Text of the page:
It’s pretty clear that something dramatic is happening in the manufacturing and production industries in the U.S. And it’s not just from the boosterism of politicians, trade groups or the media. There is tangible change all around us underscoring real activity in the U.S. manufacturing sectors. For a small sample of this, see my earlier blog post on the explosion of manufacturing in the Southeast.
We all know things aren’t going to go back to the way they were in the decades just after World War II. So just what is this change all about?
To gain some insight beyond what I’ve heard during interviews with end users, system integrators and technology providers, I looked at McKinsey Global Institute’s recent report on “Manufacturing the future: The next era of global growth and innovation”, which was released late in the fall of 2012.
Of particular interest for me was the report’s discussion about the blurring lines between manufacturing and services. The report notes that manufacturing has always included a range of activities in addition to production, but that service-like activities—such as R&D, marketing and sales, and customer support—have become a larger share of what manufacturing companies do. According to the McKinsey report, “more than 34 percent of U.S. manufacturing employment is in such service-like occupations today, up from about 32 percent in 2002. Depending on the segment, 30 to 55 percent of manufacturing jobs in advanced economies are service-type functions and service inputs make up 20 to 25 percent of manufacturing output.”
The report estimates that 4.7 million U.S. service sector jobs depend on business from manufacturers. Explaining this further, the report states that “manufacturing companies rely on a multitude of service providers to produce their goods, including telecom and travel services to connect workers in global production networks, logistics providers, banks, and IT service providers.”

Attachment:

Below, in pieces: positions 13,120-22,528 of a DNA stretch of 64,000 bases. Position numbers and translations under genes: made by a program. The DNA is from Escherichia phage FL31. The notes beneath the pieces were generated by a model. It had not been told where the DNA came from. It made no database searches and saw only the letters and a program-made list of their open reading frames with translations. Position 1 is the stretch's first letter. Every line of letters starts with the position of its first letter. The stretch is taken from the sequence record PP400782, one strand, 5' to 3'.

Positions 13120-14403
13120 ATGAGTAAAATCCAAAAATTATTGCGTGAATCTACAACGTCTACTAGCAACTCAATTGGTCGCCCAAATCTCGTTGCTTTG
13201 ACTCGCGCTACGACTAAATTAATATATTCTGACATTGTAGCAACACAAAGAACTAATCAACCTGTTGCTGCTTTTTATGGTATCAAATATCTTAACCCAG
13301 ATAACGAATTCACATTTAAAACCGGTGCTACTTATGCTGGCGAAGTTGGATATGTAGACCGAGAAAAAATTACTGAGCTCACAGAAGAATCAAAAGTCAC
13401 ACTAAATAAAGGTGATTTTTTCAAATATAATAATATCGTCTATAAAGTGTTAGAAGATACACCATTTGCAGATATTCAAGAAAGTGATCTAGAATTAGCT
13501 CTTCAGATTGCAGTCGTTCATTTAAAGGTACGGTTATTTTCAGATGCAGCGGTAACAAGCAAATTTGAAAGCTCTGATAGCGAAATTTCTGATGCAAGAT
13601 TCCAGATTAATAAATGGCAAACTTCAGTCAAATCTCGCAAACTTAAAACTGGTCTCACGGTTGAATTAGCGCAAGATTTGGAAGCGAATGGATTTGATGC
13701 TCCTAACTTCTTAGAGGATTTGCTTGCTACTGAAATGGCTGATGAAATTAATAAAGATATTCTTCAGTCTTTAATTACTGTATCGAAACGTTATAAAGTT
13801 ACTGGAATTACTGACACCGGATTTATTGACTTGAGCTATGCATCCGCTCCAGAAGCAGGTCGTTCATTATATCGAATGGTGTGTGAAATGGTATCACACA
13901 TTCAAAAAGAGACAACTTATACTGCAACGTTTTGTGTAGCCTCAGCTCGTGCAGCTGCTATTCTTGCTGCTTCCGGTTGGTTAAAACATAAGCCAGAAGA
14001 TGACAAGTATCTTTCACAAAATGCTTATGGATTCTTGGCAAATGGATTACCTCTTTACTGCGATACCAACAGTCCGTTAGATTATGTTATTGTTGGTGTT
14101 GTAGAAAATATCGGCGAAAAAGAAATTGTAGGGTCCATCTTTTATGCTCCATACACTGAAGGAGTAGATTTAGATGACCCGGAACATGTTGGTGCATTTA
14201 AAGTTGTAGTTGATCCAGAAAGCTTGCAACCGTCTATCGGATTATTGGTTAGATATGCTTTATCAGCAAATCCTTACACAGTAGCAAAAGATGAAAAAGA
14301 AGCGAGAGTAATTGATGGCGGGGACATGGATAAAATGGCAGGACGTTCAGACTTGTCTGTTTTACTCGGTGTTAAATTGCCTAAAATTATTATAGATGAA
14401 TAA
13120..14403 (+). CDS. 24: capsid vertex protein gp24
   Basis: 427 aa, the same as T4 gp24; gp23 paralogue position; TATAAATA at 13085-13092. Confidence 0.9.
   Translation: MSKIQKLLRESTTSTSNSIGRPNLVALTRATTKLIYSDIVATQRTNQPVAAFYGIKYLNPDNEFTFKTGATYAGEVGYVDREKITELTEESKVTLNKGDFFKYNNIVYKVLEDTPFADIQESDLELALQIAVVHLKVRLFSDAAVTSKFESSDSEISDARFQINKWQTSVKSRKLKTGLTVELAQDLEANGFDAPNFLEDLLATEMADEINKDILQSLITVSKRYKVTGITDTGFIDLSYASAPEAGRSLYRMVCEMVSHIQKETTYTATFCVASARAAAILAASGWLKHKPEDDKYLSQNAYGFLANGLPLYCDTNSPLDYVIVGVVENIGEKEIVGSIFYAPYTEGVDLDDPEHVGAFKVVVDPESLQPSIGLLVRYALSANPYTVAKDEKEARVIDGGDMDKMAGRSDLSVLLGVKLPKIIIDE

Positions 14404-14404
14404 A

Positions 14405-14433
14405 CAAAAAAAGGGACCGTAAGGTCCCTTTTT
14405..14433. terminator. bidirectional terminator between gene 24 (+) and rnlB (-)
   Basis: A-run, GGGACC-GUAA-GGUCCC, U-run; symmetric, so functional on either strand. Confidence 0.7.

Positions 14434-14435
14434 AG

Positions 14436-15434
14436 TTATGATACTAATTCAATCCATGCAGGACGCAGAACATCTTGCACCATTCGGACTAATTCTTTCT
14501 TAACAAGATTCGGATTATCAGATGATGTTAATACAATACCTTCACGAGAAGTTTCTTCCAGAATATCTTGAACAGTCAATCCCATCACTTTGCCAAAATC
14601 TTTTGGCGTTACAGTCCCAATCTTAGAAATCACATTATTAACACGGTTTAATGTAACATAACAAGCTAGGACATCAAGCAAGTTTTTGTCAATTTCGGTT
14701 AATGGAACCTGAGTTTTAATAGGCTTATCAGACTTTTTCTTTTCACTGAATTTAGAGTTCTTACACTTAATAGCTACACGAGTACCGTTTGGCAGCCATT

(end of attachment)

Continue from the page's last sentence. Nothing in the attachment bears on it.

Combining job count across the total manufacturing and manufacturing-related service sectors means that total manufacturing-related employment in the United States would be 17.2 million, versus 11.5 million as cited in official 2010 data.
Explaining how this connection goes beyond job creation and into economics, the report says that for every dollar of output, U.S. manufacturers use 19 cents of service inputs, creating $900 billion a year in demand for services, while services create $1.4 trillion in U.S. manufacturing demand. And this connection holds true on a global basis. McKinsey says that “in China, manufacturing creates $500 billion in services demand, and services demand $600 billion a year in manufactured goods. And while manufacturing drives more than 80 percent of exports in Germany, services and manufacturing contribute nearly equal shares of value added to the country’s total exports.”
I plan to share more interesting insights from this report in future blog posts. In the meantime, let me know what you think of McKinsey’s observation about the blurring of the manufacturing/services divide in the comments section below.